If your home has just one thermostat, you may want to know if there is a way to adjust the amount of heat in the rooms. It's not uncommon for homes to have just one thermostat, and it is also not uncommon for homes to have uneven heating in the rooms. If you have an area of your house that is too hot and an area that is too cold, you might be able to fix this problem by adjusting the dampers attached to the heating system.
What Are Dampers?
The first thing you should understand is what a damper is, and the second thing you will need to learn is how to locate the dampers in your home. A damper is a device that opens and closes, and the sole purpose of a damper is to control the amount of air that flows through the air ducts in your home. While not every home has dampers on the HVAC system, most do. Dampers allow homeowners a way to increase the amount of airflow to one area of the house and decrease it to another.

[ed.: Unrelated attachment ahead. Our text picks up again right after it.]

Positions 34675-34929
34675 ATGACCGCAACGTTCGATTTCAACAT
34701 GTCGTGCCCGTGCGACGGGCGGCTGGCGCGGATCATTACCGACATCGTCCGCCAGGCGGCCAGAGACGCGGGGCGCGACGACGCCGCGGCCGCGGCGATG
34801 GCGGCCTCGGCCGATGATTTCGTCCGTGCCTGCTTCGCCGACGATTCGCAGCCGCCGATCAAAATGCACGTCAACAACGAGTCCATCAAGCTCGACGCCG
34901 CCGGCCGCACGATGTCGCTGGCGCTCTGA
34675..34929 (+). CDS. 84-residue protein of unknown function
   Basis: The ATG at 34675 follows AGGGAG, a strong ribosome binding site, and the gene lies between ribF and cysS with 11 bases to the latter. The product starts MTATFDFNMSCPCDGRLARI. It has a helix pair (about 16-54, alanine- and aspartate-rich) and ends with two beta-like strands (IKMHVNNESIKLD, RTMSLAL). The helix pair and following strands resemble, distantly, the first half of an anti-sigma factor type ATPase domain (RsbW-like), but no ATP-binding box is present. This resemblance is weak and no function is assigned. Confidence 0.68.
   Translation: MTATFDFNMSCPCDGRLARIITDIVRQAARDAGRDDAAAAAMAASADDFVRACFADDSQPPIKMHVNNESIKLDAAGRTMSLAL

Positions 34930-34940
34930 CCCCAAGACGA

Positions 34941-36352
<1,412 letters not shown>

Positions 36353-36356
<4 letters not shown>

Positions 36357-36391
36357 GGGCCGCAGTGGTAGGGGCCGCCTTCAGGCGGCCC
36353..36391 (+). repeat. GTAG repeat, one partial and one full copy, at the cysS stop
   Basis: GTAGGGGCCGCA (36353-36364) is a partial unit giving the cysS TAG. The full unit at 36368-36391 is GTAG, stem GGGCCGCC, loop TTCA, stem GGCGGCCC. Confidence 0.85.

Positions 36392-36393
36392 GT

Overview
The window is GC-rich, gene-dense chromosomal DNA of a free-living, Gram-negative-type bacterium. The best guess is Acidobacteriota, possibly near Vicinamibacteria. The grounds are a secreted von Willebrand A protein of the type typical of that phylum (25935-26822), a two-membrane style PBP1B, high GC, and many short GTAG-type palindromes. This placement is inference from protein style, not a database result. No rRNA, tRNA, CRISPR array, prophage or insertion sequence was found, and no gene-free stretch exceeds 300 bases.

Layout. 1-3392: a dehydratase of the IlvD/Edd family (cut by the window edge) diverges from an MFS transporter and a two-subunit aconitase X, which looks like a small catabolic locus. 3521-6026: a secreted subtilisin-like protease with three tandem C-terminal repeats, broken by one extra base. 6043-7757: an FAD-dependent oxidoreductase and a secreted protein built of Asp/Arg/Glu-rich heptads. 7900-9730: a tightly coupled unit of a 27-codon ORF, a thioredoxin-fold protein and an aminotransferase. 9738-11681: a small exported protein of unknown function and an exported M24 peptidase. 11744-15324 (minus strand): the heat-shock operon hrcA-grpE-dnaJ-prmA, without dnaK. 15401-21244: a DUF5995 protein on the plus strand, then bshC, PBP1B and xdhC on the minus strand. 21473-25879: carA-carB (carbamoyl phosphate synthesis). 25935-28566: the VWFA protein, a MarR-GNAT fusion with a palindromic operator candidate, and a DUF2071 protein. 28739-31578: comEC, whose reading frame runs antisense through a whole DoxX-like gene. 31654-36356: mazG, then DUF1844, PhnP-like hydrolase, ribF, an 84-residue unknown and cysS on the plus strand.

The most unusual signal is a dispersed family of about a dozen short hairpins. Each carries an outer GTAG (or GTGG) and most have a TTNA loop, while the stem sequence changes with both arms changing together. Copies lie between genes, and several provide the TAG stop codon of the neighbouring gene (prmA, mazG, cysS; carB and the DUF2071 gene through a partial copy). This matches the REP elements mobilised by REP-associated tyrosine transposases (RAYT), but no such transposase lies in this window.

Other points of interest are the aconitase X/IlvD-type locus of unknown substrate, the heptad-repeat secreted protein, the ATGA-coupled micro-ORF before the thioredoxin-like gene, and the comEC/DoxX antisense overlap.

Where Can You Find the Dampers?
If you are interested in adjusting the dampers in your home, you will need to locate them before you can make any adjustments. The best place to start when looking for the dampers in your home is in your basement or crawlspace. Heating contractors place manual dampers in areas that can easily be accessed, and you will find the dampers if you look in these areas if your heating system has them.
As you look at the ductwork in your basement or crawlspace, look at the areas where you see branches. A branch is simply an air duct that leads off a main air duct. When you spot these areas, look for a lever. Once you find this, you can move it to see what changes it makes in your home.
When Might You Need to Adjust the Dampers Again?
You should not have to adjust the dampers often; however, you may need to adjust them twice a year. The first time would be when summer starts and you use the AC in your home. The other time would be when winter starts and you begin using your heat.
Locating and adjusting the dampers attached to your HVAC system could solve the problem you are having. If you try this and are still experiencing problems, contact a heating contractor, such as Bill Rhiner's Plumbing, Heating & Cooling, in your city.Share